Table of Contents:
- Can Neck Pain Create Other Symptoms?
- Physiotherapy for Whiplash
- Neck Pain Physiotherapy Treatment
- 4 Physiotherapy Stretches to Assist with Neck Pain
When you have neck pain, it is not unusual to have discomfort in your shoulder, upper back, or arms. This is referred pain, and it occurs when nerve impulses get muddled on their journey to the brain. These symptoms might create misunderstanding regarding the location of the true disease. Neck problems are often connected with the headache, a complaint that responds very well to physiotherapy treatment. Neck discomfort caused by nerve compression or inflammation may sometimes result in arm numbness or weakness. A physiotherapist is uniquely trained to diagnose these symptoms and provide suitable and successful treatment recommendations.
Whiplash is a word that is often used to refer to injuries to the head and neck that occur due to a jarring action. This most often happens due to a motor vehicle collision, although it may also happen during some contact sports or a fall. These injuries are often associated with neck discomfort and stiffness but may also result in headaches and pins and needles down the arms. In severe circumstances, neck bones might fracture; thus, it is always prudent to get treatment from a physiotherapist or doctor as soon as possible after these sorts of accidents.
Whiplash-associated illnesses are treated with physiotherapy using hands-on treatment to alleviate pain and restore mobility; exercises to rehabilitate function; and muscle retraining to rehabilitate strength and endurance. Whiplash may last for many months and can be highly debilitating if not treated properly. As a result, seeking guidance is always the wisest course of action.
- Neck and shoulder joints are mobilized and relaxed.’
- Massage treatments and maybe acupuncture is used to relax tight aching muscles in the neck, shoulder, and back.
- Stretching methods such as manual traction assist in relieving strain on the nerves and restoring their normal function.
- Taping relieves stress and strain on certain muscles and nerves and stimulates the corrective muscles and nerves to function more effectively.
- Provide you with a treatment and management plan to follow at home to maintain your progress. This may include at-home workouts, ergonomic advice on your workstation or seating posture, and self-massage devices.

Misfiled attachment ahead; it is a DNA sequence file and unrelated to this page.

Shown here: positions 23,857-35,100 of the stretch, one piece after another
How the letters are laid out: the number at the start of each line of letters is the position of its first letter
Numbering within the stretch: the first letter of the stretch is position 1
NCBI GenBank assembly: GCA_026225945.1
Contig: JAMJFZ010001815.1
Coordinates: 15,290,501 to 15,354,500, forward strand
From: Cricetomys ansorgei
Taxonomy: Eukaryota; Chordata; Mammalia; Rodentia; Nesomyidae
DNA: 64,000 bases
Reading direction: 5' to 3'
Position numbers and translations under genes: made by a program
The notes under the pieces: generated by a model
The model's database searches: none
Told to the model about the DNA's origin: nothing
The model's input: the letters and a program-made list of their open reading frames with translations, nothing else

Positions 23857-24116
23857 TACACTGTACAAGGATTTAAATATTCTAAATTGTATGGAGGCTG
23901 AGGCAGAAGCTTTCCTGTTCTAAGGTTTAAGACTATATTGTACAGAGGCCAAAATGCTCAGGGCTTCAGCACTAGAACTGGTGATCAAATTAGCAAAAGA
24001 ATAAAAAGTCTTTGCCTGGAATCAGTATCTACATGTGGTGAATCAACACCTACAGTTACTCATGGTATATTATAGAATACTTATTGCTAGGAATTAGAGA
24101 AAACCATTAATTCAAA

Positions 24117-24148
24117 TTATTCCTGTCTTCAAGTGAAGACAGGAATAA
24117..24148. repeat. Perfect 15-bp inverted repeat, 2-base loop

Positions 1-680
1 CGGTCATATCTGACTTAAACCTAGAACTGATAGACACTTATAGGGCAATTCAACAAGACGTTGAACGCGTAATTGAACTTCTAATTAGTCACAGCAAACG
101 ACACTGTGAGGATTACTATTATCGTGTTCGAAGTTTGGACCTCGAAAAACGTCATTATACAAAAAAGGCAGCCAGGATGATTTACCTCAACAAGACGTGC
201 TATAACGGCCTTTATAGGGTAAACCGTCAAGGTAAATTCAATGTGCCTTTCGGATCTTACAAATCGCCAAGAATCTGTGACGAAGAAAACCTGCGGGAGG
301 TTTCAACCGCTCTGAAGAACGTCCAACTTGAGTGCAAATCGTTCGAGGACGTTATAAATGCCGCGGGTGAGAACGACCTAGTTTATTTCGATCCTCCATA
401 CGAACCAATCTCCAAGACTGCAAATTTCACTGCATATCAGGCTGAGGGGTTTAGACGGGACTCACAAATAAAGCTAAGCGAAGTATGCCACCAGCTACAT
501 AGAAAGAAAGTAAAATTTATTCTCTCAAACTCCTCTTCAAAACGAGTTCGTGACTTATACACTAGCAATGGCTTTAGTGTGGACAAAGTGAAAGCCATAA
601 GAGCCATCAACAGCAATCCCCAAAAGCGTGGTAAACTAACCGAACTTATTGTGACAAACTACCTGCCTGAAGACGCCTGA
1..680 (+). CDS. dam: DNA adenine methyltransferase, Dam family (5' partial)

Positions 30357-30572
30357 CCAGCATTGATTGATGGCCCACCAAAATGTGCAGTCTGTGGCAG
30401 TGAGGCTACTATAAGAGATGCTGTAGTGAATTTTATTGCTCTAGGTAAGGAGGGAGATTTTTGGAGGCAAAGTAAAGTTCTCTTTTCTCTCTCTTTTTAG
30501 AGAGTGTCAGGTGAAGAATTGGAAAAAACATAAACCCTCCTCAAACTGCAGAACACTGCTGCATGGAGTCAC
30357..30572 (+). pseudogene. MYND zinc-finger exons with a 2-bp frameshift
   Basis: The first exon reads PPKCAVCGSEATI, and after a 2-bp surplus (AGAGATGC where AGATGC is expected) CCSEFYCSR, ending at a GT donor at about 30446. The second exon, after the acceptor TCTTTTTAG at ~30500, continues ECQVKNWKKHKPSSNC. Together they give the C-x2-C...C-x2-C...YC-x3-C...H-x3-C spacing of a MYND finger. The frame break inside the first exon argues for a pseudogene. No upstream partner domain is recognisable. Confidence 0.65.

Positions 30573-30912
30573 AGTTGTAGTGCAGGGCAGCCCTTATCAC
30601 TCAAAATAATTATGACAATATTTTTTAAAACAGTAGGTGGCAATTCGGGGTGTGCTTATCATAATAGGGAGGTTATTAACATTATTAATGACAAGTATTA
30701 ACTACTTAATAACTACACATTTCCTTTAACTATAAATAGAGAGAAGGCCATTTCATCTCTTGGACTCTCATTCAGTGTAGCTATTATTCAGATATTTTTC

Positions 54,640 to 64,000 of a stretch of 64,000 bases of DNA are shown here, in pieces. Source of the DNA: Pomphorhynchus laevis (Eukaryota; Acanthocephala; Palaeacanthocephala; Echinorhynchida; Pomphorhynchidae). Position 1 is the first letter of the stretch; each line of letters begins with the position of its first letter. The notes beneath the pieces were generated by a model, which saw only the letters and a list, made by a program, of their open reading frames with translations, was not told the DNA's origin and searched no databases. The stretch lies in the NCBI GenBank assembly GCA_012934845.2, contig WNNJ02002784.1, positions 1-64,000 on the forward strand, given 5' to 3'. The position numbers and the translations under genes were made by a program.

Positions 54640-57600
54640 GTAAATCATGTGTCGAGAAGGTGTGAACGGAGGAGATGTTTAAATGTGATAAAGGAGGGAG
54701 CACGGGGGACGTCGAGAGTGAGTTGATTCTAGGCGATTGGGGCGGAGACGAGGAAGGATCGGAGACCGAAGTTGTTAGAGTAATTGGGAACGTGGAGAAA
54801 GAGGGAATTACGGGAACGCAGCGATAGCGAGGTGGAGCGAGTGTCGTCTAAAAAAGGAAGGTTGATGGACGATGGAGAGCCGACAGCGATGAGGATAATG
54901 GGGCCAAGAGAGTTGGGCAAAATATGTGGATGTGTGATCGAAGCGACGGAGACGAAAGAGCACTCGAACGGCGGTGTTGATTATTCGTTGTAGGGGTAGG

- Neck Tilt Forward And Back
The first exercise is a straightforward neck tilt, which is best done while seated.
- Drop your head so that your chin rests on your chest.
- Maintain this posture for 5 seconds before resuming your starting position.
- Repeat five times more.
- Tilt of the Side Neck
You may do the following exercise in the same sitting posture.
- Gently tilt your head toward your left shoulder and reach out with your ear to touch it. Avoid going too far. Come to a halt if you sense a strain.
- Maintain this position for 5 seconds.
- Return to the starting position and repeat on the other side.
- This should be repeated five times on each side.
- Neck Turn
You may do this last exercise sitting or standing – the choice is yours.
- Continue looking straight ahead, then gently move your head to one side, maintaining the same level of your chin.
- Return your head to the front slowly and repeat on the other side.
- This should be repeated five times on each side. Maintain the stretch for five seconds.
- Chin Tucks
- With your neck and shoulders naturally aligned, begin by pulling (tucking) your chin backwards (“create a double chin”).
- Hold for 5 seconds before returning to the starting position.
- Five times more, repeat the stretch.
Neck Stretching Guidelines
When performed properly, neck stretches may be a very beneficial method of pain alleviation. Remember not to overdo it and to stretch lightly and carefully.
Stretching should improve, not aggravate, the condition of your neck. Therefore, if you feel worse or have discomfort when stretching, stop and see a physiotherapist or medical specialist.
There are several other possible reasons for neck pain, so it’s always good to get counsel from an expert. Someone like one of the Fraserlife physiotherapists! If you have any questions, don’t hesitate to contact us at (778) 278-4755 to book an appointment.